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Richard L. Duchossois

Richard L. Duchossois
Induction Year: 
2019
Born: 
Oct. 7, 1921, Chicago

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Bio

It’s not often one compares a military operation to running a thoroughbred racetrack. In the case of Richard Duchossois, a Chicagoan born in 1921, the discipline and leadership skills he learned at military academy prep school and in the U.S. Army — where during World War II he landed at Utah Beach, saw action at the Battle of the Bulge, and led a tank division — is what made him the miracle worker at Arlington Park.

 

While his accomplishments in business are voluminous, and his contributions to horse racing significant, the heart of Duchossois’ legacy in thoroughbred racing stems from a devastating fire on July 31, 1985 that destroyed the Arlington Turf Club just weeks before the scheduled running of the vaunted Arlington Million. And while he had already staked millions of his wealth into Arlington ownership, Duchossois was finally pressed into full service on behalf of the racetrack that owes its international prominence to him.

 

“The damage was profound, Duchossois says, and jeopardized plans for the upcoming Arlington Million, the park’s signature race and the thoroughbred industry’s first $1 million event when it started in 1981. The Million attracted famed horses such as John Henry as well as thoroughbreds from as far away as England. With the race just 25 days away, national TV broadcasters and sponsors threatened to pull the plug, says Duchossois, who insisted that the race would go on,’’ wrote Shia Kapos in Crain’s Chicago Business.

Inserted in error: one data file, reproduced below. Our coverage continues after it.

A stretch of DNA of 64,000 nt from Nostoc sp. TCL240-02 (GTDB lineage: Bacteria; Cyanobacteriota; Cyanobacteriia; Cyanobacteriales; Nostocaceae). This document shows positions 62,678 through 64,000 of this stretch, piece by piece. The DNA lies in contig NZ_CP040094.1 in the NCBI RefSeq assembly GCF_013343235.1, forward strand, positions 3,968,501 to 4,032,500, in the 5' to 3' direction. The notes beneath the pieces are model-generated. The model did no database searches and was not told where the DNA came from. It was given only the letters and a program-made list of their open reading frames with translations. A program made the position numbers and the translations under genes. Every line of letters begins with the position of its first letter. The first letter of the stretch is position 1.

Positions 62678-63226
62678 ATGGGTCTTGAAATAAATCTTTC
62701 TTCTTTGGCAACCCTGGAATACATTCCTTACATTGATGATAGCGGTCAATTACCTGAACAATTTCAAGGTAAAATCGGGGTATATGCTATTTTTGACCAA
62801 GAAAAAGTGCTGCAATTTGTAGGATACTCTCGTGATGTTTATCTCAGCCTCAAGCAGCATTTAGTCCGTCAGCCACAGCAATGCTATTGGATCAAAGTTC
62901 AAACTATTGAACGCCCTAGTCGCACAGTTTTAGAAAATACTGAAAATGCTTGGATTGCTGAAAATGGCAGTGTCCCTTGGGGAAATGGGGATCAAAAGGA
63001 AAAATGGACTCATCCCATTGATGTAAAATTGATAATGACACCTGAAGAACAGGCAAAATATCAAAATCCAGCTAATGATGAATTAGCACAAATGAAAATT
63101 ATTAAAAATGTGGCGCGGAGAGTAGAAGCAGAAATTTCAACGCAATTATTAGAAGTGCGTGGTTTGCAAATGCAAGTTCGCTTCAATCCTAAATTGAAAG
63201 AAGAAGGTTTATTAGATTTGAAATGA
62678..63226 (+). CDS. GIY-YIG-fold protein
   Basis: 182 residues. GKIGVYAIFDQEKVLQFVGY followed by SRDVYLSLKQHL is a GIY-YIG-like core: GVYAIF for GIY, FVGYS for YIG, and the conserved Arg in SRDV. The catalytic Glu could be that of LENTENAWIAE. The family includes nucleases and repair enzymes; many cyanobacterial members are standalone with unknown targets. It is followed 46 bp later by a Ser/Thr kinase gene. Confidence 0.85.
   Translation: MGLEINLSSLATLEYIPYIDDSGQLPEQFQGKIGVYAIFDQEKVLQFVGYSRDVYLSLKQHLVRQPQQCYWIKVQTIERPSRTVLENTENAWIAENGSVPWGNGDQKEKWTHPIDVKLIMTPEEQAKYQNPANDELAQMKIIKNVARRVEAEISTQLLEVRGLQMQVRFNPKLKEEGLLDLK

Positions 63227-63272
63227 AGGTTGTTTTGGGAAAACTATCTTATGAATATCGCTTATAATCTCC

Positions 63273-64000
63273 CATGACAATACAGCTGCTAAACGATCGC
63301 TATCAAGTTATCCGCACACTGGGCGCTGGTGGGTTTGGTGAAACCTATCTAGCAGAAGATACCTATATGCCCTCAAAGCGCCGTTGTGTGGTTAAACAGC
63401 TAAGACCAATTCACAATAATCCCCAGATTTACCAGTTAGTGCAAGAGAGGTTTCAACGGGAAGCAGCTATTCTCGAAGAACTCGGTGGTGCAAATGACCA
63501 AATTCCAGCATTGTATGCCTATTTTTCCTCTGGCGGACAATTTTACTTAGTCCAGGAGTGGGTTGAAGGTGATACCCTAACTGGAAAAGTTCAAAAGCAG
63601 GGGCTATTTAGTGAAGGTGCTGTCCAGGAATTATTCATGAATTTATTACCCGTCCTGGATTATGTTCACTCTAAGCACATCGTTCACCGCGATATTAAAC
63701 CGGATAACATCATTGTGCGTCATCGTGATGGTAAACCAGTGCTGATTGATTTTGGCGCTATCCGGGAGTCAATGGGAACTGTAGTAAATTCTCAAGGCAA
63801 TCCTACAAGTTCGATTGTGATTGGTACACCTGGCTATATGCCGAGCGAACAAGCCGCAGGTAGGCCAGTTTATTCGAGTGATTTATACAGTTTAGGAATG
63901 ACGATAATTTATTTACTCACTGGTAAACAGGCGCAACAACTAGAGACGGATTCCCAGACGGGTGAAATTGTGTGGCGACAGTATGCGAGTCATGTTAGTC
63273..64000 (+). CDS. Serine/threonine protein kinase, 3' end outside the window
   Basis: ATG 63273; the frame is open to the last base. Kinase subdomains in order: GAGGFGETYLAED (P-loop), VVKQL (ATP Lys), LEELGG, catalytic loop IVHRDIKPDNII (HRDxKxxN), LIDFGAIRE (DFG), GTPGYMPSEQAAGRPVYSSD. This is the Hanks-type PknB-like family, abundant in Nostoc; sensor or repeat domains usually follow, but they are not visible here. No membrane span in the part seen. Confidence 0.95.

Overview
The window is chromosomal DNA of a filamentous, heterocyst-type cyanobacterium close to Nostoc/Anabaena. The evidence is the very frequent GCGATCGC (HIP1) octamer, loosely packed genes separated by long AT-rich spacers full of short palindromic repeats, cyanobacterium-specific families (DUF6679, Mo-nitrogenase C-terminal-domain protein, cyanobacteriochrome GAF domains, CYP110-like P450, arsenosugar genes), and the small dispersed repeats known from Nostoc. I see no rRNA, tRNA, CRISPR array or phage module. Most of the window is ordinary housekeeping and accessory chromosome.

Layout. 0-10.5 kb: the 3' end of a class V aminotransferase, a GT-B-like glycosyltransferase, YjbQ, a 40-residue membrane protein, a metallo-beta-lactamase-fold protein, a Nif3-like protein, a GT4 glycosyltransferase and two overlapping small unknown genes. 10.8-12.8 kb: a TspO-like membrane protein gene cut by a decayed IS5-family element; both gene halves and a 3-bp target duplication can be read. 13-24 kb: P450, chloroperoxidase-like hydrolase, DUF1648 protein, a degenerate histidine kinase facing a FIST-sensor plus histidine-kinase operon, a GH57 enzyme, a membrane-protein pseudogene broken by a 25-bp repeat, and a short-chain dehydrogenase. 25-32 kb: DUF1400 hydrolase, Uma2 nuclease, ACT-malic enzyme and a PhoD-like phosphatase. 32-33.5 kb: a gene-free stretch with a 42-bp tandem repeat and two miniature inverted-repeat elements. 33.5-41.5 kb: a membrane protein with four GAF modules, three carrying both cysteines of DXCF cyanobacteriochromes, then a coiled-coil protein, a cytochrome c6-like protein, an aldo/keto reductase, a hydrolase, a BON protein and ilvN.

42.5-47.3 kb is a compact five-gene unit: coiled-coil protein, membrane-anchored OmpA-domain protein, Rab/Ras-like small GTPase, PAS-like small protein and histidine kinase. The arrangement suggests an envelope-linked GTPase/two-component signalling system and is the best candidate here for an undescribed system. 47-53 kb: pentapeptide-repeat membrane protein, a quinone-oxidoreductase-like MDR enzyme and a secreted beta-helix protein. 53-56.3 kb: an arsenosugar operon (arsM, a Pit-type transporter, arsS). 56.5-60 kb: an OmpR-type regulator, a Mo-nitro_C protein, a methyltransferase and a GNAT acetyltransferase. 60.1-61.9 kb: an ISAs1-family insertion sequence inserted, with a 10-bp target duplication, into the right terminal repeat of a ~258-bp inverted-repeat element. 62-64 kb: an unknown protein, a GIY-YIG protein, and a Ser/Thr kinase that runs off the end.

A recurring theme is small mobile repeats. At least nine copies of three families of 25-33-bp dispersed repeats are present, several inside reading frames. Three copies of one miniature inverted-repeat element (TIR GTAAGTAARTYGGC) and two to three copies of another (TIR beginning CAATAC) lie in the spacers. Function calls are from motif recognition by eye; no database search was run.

No people or horses were hurt in the 1985 calamity, and in the fire Duchossois saw how a Phoenix could rise from the ashes at Arlington. His post-military career had been about building businesses into juggernauts, including Thrall Car Manufacturing, a company that became the second-largest builder of rail freight cars under Duchossois management.

 

From there, he bought out the Thrall family and founded the multi-billion-dollar Duchossois Group, an organization with varying holdings from the technology and service sectors. But horse racing is another field in which Duchossois’ vision and management acumen served him and the industry well. He can command just about anything, including a racetrack that was up in flames.

 

“By then it was blazing and everybody was running around saying, ‘Oh, we can’t let the grand old lady burn,’ Duchossois told The Blood-Horse. “My feeling was, I hope it goes all the way to the ground. Because at that point in time, when I saw it, there was absolutely no way you could rebuild the track like that without having it been a rebuilt, burned-out structure. It just couldn’t be done. We would be continuing an old, worn-out mode of doing business, instead of building new in the modern-day style.”

 

The man who commanded a tank division and won Bronze Stars, Purple Hearts, and other military honors in World War II took control. Duchossois who had staked $18 million when he bought the track in 1983 — spent $1 million to clear the destroyed clubhouse, laid pavement, and erected tents and bleachers so the race could go off. And it did, with 35,651 fans in attendance and acclaim for a stellar race, propelling Duchossois to rebuild Arlington in a style that would cater to a wider audience, especially women. The 700,000-square-foot clubhouse and grandstand opened in June 1989.